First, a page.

Medievalism: The Middle Ages in Modern England

Article excerpt

MICHAEL ALEXANDER, Medievalism: The Middle Ages in Modern England. New Haven and London: Yale University Press, 2007. Pp. xxviii, 306. 90 b/w, 20 col. illus. isbn: 978-0-300-11061-6. $45.

-After fire destroyed St. Paul's Cathedral in 1666, it was rebuilt in a style modelled on classical antiquity. By contrast, after the Palace of Westminster burned down in 1833 it was replaced by a neo-Gothic building. Michael Alexander's book examines the nature of the cultural revolution which occurred in the interval between these events, and which continues into the present day.

His survey of the Medieval Revival is presented chronologically, ranging widely over architecture, art, historical scholarship, religion, and politics, though finding its focus in literature, particularly poetry, from Thomas Gray to Geoffrey Hill. Resolute for 'high culture' he excludes cinema except for a cursory mention in the Epilogue. He does not explain why his title confines his subject to England (why not Scotland or Britain?) even though Walter Scott is a major player in his account. Nor does he say why he suddenly stops at 1971.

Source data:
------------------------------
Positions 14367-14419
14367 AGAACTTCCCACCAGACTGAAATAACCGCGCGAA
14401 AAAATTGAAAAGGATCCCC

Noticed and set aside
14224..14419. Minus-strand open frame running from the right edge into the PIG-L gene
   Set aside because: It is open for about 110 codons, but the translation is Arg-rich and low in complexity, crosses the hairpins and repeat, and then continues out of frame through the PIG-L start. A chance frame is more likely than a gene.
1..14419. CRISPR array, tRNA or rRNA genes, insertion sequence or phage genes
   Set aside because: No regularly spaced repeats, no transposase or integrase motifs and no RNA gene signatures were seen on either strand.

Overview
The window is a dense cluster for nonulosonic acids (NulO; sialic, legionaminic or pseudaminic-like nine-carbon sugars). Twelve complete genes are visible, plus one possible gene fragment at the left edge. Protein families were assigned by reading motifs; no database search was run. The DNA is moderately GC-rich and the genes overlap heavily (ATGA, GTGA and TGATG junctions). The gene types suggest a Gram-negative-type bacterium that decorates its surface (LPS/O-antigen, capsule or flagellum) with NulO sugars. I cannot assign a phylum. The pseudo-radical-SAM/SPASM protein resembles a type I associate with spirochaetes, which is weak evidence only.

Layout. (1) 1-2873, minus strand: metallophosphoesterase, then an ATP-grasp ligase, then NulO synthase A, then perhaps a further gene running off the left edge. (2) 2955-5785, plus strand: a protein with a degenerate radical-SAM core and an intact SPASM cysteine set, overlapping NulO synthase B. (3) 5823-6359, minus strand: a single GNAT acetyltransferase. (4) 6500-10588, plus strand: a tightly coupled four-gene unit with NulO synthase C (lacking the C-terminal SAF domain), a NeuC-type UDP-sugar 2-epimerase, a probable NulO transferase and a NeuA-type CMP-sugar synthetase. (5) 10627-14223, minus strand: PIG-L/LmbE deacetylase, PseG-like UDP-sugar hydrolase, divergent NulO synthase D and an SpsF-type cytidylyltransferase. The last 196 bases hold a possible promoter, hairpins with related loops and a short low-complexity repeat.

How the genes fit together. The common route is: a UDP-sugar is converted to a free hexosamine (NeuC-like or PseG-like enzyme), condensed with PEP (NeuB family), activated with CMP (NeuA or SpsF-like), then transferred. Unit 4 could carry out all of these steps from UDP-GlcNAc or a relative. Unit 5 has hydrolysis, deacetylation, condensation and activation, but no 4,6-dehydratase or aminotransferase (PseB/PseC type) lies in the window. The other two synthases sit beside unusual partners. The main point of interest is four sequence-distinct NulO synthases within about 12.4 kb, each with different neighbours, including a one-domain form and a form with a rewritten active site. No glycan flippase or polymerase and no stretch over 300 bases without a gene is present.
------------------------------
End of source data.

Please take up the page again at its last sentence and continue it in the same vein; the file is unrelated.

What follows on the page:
In brief he outlines four periods of Medievalism. From 1760 to the 1830s, a process involving antiquarianism and the creation of neo-medieval texts culminated in Scott's historical romances-a permanent alteration in the cultural landscape. Between then and 1870 medieval ideals were at their peak, and even proposed as practical solutions to the social problems created by contemporary capitalism. The next thirty years saw this ethical impetus diffused into legend and symbolism. Finally the twentieth century has witnessed a revival by a confrontational minority (led by Chesterton) aiming to recreate a medieval social ideal.

What emerges is how very Catholic the ambience, intents, and consequences of Medievalism were. It rehabilitated nuns, friars, aves and rosaries; provided an alternative model to Enlightenment rationalism and laissez-faire economics; encouraged the Tractarians; brought painting and architecture close to pre- Reformation styles; and nurtured the diverse [Anglo-] Catholic interests of Hopkins, Chesterton, David Jones, Eric Gill, Eliot, Auden, and Waugh.

Most of this is, of course, comparatively well known, and Alexander duly cites previous research by Arthur Johnston, Kenneth Clark, and Mark Girouard. Strangely, though, he does not acknowledge Alice Chandler's A Dream of Order (1970), an authoritative analysis of the roots of Medievalism and its nineteenth-century application to social theory. …